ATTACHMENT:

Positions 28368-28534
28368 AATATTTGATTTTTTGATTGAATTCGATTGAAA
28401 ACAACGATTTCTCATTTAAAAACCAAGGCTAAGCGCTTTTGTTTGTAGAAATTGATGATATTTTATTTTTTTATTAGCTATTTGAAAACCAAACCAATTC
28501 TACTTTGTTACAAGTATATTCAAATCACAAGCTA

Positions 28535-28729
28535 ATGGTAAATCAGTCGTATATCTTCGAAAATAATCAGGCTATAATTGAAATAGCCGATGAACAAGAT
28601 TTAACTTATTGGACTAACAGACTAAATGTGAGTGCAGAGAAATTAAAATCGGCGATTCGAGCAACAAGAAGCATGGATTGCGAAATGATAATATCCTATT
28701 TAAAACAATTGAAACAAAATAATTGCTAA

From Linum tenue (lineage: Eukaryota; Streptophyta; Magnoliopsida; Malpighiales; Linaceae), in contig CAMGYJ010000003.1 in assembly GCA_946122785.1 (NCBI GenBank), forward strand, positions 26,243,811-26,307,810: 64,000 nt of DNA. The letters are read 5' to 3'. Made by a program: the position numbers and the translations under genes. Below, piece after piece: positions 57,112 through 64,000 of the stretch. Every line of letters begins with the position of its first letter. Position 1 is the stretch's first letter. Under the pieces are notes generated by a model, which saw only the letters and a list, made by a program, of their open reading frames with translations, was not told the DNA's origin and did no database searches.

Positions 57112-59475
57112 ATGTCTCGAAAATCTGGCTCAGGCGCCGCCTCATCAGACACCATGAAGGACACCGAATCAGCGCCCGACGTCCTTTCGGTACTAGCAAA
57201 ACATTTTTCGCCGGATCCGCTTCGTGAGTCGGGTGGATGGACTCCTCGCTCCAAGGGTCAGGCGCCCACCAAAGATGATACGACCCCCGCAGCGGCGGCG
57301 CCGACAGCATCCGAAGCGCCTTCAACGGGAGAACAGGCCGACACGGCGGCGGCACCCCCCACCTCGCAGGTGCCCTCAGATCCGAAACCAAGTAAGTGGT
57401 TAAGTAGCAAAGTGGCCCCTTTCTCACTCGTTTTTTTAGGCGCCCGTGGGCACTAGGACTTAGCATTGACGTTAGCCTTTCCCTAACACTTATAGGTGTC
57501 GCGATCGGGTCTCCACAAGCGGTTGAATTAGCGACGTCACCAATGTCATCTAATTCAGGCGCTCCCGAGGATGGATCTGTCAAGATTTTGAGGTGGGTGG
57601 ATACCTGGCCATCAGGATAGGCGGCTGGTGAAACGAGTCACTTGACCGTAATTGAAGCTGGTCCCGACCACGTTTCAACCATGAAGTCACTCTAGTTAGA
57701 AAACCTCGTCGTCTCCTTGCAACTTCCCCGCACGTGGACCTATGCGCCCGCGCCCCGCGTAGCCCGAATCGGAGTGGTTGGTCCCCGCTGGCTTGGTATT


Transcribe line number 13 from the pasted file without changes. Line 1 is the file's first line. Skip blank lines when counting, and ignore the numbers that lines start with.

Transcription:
57301 CCGACAGCATCCGAAGCGCCTTCAACGGGAGAACAGGCCGACACGGCGGCGGCACCCCCCACCTCGCAGGTGCCCTCAGATCCGAAACCAAGTAAGTGGT